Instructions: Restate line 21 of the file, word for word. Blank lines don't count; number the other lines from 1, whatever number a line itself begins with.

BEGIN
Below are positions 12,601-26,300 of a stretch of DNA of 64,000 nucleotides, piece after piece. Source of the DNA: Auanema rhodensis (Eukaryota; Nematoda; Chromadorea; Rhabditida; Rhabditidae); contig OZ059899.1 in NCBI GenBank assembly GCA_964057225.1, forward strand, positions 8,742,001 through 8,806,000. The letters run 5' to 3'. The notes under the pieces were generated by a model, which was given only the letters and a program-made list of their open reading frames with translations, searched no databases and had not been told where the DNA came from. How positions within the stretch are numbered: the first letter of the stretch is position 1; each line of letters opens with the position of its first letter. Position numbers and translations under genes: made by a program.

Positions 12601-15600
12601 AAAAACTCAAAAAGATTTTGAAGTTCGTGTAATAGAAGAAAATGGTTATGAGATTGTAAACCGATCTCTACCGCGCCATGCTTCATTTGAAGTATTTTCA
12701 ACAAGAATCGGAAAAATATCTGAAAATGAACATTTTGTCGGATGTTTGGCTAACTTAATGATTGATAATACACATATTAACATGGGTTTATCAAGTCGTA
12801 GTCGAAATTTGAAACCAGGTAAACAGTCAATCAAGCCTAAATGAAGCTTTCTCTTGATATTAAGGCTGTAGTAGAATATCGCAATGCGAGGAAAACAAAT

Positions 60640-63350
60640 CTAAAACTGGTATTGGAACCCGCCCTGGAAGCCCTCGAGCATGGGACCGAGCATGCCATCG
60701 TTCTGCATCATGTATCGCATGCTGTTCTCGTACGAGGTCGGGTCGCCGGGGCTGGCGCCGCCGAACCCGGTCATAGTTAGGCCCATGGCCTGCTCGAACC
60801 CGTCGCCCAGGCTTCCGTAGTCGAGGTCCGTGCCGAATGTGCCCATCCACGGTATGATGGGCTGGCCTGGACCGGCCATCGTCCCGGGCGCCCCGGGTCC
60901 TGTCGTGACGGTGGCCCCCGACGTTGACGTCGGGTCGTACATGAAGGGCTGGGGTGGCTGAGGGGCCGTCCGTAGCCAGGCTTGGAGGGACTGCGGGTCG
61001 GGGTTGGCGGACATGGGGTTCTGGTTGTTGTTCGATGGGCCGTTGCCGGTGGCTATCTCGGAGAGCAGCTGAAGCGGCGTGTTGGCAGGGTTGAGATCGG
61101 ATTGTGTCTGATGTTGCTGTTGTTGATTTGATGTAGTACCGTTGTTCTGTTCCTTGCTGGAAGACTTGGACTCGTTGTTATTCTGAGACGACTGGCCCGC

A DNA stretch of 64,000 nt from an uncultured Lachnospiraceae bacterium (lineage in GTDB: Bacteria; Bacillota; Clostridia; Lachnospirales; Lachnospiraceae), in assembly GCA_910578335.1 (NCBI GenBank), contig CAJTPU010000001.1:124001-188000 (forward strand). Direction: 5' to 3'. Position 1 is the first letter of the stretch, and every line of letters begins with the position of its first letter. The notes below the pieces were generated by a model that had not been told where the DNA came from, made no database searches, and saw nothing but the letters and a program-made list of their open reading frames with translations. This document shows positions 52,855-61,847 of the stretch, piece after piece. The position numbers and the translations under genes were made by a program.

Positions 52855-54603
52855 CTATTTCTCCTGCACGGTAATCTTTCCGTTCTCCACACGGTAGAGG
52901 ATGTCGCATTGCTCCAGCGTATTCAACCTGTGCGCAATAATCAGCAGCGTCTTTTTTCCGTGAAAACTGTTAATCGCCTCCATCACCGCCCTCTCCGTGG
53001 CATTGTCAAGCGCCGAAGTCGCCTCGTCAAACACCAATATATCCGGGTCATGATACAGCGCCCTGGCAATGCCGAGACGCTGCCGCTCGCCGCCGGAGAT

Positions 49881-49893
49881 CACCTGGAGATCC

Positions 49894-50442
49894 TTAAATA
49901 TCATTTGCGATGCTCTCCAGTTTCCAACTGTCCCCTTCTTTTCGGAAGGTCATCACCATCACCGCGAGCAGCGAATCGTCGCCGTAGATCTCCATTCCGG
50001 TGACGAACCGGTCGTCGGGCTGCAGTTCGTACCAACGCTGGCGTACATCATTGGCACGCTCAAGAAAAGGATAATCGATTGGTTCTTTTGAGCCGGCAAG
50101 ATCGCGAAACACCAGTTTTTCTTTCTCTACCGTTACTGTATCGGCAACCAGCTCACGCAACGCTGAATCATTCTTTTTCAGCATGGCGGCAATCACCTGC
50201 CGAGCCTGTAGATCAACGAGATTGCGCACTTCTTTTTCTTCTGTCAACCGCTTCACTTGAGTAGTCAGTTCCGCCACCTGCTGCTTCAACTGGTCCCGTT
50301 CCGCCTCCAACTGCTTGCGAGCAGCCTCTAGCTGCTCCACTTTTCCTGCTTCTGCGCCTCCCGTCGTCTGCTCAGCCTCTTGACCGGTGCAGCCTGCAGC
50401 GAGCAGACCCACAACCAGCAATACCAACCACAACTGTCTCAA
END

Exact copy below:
49894 TTAAATA